July 17, 2024

4 Web Design Hacks You Can Use to Enhance Your Website on a Budget

web design hacks

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Having a functional, usable, and super fast website doesn’t have to cost an arm and a leg.

As a web designer, you can use a few pieces of code or some minor tweaks to ensure a much faster and better appealing web design.

Without having to fork out thousands of dollars to a designer, and without having to change the underlying infrastructure of your website, here are four simple web design hacks that can enhance your website today:

  1. Use HTML5 DOM Storage (Instead of Cookies) to Ensure a Faster Website 

local storage

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Depending on how big a website/web page is, it “costs” quite a bit of data and bandwidth to load that website when you rely only on cookies. When this website is loaded repeatedly for a lot of users, depending on the server it is hosted on, the result can be a slower website (due to increased strain on available server resources) and increased hosting costs.

Often, this is because of how cookies are used: cookies are generally only necessary when there is a need for client-server communication between a user’s browser and your server.

If there’s no need for a user’s browser to interact with your server before the user experience is fulfilled, you should consider using DOM storage instead of cookies.

DOM Storage can take the following forms:

  • sessionStorage in which data is stored in a user’s browser for the current session
  • localStorage in which data is stored in a user’s browser without an expiration date

You generally want to focus on localStorage. With this, data is stored in the user’s browser and won’t be deleted even if they close their current browsing session. This will reduce server connection requests and make your website a lot faster for the user.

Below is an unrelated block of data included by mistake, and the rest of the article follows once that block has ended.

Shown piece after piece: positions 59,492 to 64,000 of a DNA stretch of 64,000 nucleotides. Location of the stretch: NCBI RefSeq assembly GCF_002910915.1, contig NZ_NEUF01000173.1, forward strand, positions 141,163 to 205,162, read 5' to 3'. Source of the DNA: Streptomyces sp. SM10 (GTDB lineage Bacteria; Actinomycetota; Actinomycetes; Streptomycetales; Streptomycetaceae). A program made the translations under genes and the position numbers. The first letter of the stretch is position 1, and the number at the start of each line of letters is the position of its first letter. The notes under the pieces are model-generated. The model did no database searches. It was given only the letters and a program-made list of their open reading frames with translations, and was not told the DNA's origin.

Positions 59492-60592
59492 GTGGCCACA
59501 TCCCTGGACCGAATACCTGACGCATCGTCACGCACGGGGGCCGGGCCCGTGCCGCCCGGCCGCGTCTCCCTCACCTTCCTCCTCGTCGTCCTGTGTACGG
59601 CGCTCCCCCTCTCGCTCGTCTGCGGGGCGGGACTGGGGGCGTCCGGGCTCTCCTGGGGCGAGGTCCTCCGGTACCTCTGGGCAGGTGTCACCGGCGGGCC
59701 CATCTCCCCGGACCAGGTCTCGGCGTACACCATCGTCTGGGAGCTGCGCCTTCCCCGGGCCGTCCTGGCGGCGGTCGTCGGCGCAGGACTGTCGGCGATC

So how does this work? Assuming you want to store the “name” value in a user’s browser, for example, you will have:

// Store 
localStorage.name = “Firstname Lastname”; 

To retrieve the value:

// Retrieve 
document.getElementById(“result”).innerHTML = localStorage.name;

To remove the value:


What if you want to check if localStorage is available? You can use:

function supports_html5_storage() {
try {
return ‘localStorage’ in window && window[‘localStorage’] !== null;
} catch (e) {
return false;

  1. Achieve Better Image Styling by Using the <Picture> Element

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In a world that is heavily reliant on images — research shows that our brains process images a lot faster than text — being able to effectively manipulate images is one of the key advantages you can have as a web designer; and this goes beyond looking for the best photo editing app out there today.

Being able to properly style images is a web design super power for a few key reasons:

  • It makes your web design a lot faster since you’re able to control when and how images should load.
  • It gives you a lot of flexibility when it comes to which image/version of your design users should see depending on their device.
  • It allows you to serve different images/image formats for different browser types.
  • It allows you to save money you’d have otherwise spent creating different design versions with different image elements.

So how do you go about achieving this? By effectively leveraging the HTML <picture> tag.

Here’s an example code:

<source media=”(min-width: 600px)” srcset=”img001.jpg”>